Researchers have produced the strongest evidence yet to suggest that a targeted reactive vaccination programme, rather than blanket vaccination, can control infectious diseases like rabies in threatened wild canid populations (dogs, wolves and foxes).
The research team from Oxford University, Glasgow University and Edinburgh University demonstrated that by vaccinating just thirty per cent of the Ethiopian wolf population, they could reduce the spread of rabies during an outbreak and consequently, the number of animals that die from this disease. Their study, published in the journal Nature, suggests that by vaccinating wolf packs living in the connecting mountain valleys close to the outbreak, they can contain disease outbreaks with unexpectedly low overall levels of vaccine coverage.
For nearly twenty years Oxford University’s Wildlife Conservation Research Unit (WildCRU) has been studying these animals and in 1995 established the Ethiopian Wolf Conservation Programme (EWCP) to address the most urgent threat to wolf survival. The population of just 500 can only be found in remote mountain enclaves in the Ethiopian Highlands. There are six subpopulations of between 10 and 50, with the largest group of 350 living in the Bale Mountains in the southeast. Canid diseases, such as rabies and distemper, are the major killers with domestic dogs being the main disease-carriers. The EWCP continues to vaccinate domestic dogs around wolf habitat to protect the wolves.
After rabies outbreaks in the Bale Mountains in the early 1990s, which wiped out three quarters of the Ethiopian wolf population in this area, an emergency vaccination programme was introduced in 2003 in response to yet another outbreak that year.
The study, an analysis of data collected by the EWCP, suggests that a preventative strategy to capture and vaccinate the whole population is impractical as the wolves live in remote, inaccessible mountain enclaves. Their alternative strategy adopted by the EWCP is an effective reactive response to outbreaks, whereby Ethiopian wolves living in the mountain valleys close to infected packs are targeted. The researchers have shown through modelling that even if outbreaks became far more frequent, fewer wolves would need to be vaccinated than under a wholesale vaccine programme in order to virtually eliminate the extinction threat posed by such outbreaks.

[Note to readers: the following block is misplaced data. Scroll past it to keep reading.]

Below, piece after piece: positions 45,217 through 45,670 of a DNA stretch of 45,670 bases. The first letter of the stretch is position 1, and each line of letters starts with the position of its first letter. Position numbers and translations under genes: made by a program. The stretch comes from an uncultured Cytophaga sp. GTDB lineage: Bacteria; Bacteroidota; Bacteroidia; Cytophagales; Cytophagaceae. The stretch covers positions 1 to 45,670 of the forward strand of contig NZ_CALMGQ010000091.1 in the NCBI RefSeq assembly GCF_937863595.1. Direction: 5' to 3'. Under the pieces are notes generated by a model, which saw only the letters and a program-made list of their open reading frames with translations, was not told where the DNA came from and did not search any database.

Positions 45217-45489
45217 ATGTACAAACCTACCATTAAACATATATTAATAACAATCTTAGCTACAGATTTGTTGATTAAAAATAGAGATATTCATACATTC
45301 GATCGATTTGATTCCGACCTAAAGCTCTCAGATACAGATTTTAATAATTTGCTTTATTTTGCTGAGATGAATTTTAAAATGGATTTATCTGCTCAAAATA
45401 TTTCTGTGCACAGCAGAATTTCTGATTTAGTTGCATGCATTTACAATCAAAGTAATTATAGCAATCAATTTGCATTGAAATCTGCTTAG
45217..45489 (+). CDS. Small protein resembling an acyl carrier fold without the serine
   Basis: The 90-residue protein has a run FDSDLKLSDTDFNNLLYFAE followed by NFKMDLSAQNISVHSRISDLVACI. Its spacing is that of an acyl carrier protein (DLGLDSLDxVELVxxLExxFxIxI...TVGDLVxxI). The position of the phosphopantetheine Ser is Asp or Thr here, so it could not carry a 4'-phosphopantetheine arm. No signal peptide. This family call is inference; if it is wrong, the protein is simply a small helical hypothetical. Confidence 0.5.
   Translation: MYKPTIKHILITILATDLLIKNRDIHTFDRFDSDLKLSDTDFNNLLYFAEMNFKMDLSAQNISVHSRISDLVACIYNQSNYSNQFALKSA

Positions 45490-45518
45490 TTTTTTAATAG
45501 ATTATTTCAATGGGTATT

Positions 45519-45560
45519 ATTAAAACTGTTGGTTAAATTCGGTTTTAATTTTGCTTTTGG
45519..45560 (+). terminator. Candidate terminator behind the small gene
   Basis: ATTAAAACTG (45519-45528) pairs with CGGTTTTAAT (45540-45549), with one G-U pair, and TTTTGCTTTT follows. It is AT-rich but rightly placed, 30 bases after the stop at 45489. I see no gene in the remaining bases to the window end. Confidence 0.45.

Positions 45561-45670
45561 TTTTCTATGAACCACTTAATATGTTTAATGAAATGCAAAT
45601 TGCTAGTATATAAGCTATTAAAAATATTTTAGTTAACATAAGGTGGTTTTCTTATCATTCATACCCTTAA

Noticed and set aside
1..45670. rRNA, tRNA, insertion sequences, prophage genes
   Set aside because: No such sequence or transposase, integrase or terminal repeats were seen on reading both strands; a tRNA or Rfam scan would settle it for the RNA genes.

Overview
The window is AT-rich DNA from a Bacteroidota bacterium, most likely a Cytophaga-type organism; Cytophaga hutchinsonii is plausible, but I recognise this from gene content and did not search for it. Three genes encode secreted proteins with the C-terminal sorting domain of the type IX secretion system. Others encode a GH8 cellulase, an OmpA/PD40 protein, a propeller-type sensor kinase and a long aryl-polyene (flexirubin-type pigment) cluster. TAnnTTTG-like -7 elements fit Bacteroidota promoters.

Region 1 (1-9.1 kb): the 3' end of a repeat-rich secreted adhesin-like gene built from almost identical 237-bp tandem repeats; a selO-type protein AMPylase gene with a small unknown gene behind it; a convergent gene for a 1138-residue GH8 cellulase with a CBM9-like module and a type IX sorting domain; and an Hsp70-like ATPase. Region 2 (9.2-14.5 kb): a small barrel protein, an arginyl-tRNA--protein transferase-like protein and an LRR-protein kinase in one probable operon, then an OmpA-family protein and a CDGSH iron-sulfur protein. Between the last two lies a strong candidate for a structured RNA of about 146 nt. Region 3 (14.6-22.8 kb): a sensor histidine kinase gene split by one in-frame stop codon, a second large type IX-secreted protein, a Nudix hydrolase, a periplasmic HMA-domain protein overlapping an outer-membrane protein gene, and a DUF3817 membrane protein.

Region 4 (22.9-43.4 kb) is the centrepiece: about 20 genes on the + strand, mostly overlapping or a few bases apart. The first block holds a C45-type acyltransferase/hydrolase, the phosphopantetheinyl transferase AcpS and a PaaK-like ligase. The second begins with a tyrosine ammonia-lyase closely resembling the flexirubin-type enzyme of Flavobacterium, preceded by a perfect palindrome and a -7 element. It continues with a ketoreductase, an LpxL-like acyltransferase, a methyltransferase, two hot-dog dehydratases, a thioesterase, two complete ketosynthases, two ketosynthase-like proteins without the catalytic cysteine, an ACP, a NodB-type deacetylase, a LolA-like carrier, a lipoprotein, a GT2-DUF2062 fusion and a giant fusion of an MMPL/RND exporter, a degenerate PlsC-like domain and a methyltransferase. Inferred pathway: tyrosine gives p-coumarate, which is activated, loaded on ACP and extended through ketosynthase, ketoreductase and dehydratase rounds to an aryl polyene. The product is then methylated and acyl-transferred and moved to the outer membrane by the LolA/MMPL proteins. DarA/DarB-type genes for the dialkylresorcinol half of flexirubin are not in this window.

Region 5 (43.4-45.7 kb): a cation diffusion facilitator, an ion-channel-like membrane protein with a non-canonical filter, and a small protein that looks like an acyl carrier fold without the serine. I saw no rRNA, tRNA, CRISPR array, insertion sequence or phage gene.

The researchers suggest that routine monitoring of the population enables the early detection of disease and a rapid response to deal with it. In the event of a single suspected case, they suggest that monitoring should be intensified and once two rabid carcasses are found, vaccination teams should be dispatched to target the subpopulations living in connecting valleys. Additional measures, such as vaccinating between 10 and 40 per cent of wolves in affected packs, if targeting the particularly large and highly connected packs, can substantially reduce overall mortality due to these outbreaks.
Dr Claudio Sillero-Zubiri, from Oxford’s WildCRU, said: ’Ethiopian wolves are the rarest carnivores in the world, restricted to a few montane enclaves in the Ethiopian Highlands. Canid diseases, such as rabies and distemper, transmitted from domestic dogs pose the most immediate threat to their persistence, and targeted vaccination intervention presents a useful tool to protect the remaining small wolf populations from extinction.’
Professor David Macdonald, Director of the WildCRU, said: ‘The WildCRU’s aim is to put innovative science to practical use. These discoveries would have been impossible without long-term field studies, and they show how cutting-edge science can have down-to-earth practical significance both for the protection of a very rare, and spectacular, wild species, and also for human well-being.’
Source: University of Oxford
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